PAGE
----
Better than Zero to target 12 worst hospitality employers or festive period
YOUNG trade unionists are gearing up to disrupt a dozen of Scotland’s most exploitative businesses over the festive period.
Young workers in the Better than Zero campaign are sorting out secret plans to take action at 12 workplaces across Glasgow, Edinburgh, Aberdeen and Dundee, at the height of the busy Christmas season.
The planned action would be the most ambitious yet for the movement, which seeks to unionise principally among younger workers in the hospitality sector, where low wages and precarious working conditions are rife.
Speaking to CommonSpace Bryan Simpson, one of the group’s organisers, said: “In the coming weeks the Better than Zero campaign will be organising for a coordinated Christmas action against the 12 worst employers in Scotland.
Young Better than Zero activists training for future actions
“At our organising meetings we agreed upon 12 demands including living wage for all staff, regardless of age, an end to unpaid trial shifts and free transport home to staff working beyond 12am. These will be put to the companies and if they fail to accept we will be taking direct action against their flagship units in Glasgow, Edinburgh, Dundee and Aberdeen in December.”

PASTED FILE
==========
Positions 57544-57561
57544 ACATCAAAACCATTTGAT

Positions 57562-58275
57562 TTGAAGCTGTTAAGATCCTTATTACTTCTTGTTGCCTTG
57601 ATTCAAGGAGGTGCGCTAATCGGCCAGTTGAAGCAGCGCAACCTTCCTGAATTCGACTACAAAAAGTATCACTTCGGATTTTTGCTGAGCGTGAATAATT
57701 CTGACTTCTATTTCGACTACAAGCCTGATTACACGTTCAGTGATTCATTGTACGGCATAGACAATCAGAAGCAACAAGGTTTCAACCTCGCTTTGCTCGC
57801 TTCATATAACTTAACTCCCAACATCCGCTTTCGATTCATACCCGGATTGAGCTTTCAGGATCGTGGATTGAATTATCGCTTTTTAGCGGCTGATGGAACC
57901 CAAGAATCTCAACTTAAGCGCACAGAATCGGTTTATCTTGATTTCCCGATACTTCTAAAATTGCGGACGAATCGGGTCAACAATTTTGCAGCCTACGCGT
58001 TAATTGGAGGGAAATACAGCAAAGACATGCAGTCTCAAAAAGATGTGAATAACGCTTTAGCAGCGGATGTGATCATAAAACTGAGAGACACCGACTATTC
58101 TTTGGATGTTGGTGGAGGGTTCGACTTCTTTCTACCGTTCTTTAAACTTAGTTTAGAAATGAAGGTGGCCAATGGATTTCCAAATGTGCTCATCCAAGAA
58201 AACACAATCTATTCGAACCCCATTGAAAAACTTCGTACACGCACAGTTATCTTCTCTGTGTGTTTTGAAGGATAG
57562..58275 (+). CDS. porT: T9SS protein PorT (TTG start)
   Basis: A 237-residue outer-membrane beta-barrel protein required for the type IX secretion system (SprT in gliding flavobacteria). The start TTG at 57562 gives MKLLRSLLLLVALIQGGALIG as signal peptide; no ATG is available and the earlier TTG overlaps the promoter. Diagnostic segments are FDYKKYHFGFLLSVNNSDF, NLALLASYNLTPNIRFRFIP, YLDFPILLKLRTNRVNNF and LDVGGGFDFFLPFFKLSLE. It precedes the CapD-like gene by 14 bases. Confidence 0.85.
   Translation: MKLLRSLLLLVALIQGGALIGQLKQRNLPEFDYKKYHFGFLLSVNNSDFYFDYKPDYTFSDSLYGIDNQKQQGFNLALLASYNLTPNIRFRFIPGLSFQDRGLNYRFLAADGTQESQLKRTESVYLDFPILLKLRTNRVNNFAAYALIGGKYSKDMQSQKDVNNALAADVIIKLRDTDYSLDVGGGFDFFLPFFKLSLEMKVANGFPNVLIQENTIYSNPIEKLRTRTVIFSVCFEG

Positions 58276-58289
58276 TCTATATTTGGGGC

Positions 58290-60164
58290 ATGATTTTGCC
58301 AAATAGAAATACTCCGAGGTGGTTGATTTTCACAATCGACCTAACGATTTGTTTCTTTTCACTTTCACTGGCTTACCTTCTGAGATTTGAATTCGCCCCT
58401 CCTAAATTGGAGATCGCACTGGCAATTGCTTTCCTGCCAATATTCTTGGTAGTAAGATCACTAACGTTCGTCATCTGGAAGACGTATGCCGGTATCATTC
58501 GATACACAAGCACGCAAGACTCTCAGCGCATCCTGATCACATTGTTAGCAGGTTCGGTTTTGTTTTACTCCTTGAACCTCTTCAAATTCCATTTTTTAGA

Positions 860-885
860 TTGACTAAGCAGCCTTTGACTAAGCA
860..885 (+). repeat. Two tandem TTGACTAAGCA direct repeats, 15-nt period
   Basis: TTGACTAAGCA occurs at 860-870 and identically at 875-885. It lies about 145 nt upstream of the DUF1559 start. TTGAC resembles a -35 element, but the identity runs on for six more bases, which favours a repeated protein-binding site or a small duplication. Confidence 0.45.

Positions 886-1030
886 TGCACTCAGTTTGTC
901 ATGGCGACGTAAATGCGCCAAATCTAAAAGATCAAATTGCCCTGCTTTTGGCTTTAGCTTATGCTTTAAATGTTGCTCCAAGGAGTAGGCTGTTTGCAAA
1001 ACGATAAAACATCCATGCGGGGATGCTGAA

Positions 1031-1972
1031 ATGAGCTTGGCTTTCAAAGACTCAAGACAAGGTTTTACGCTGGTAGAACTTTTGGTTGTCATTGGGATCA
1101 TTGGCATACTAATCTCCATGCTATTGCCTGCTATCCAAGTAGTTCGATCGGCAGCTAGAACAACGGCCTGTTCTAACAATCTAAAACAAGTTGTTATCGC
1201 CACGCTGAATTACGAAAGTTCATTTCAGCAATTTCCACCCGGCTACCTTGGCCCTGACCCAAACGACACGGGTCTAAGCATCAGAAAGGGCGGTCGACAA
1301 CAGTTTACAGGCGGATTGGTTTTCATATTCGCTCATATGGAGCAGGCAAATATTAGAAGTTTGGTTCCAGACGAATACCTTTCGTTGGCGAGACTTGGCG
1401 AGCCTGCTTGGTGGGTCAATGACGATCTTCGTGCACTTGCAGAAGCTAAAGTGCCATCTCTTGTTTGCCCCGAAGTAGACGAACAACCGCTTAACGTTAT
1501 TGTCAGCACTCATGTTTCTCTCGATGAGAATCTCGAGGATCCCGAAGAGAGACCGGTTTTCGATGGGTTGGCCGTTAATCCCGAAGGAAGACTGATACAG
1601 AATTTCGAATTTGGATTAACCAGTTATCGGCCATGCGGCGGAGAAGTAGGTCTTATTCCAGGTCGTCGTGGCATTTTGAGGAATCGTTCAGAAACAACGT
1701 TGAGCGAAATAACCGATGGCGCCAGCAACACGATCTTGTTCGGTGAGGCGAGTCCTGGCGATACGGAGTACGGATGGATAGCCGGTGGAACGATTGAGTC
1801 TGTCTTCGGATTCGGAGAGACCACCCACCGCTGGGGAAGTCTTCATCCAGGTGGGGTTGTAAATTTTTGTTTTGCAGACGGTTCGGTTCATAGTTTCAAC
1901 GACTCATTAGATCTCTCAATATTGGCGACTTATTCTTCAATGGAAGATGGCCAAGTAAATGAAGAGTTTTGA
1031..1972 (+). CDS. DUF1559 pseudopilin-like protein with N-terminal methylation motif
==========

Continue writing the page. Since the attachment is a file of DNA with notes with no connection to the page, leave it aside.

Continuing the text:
Better than Zero have organised a large number of stunts and creative protests at bars, clubs and restaurants, mainly in Glasgow. They have scored victories, including helping to force the restaurant chain Las Iguanas to end a policy of deducting money from staff tips.
Earlier this month the campaign established itself in Edinburgh, the second city of Scotland’s thriving hospitality and service sector. The expansion came as campaigners agreed to double down on increasingly draconian and exploitative work practices, such as forcing unpaid work, taking pay from workers for necessary work items such as training and uniforms and employing workers on so called ‘zero hours’ contracts, which force poor Scots to work as many or as few hours as an employer demands.
The numbers of workers in zero hours contracts has increased substantially in recent years, with the number UK wide thought to be close to a million.
Pictures: CommonSpace, Better than Zero
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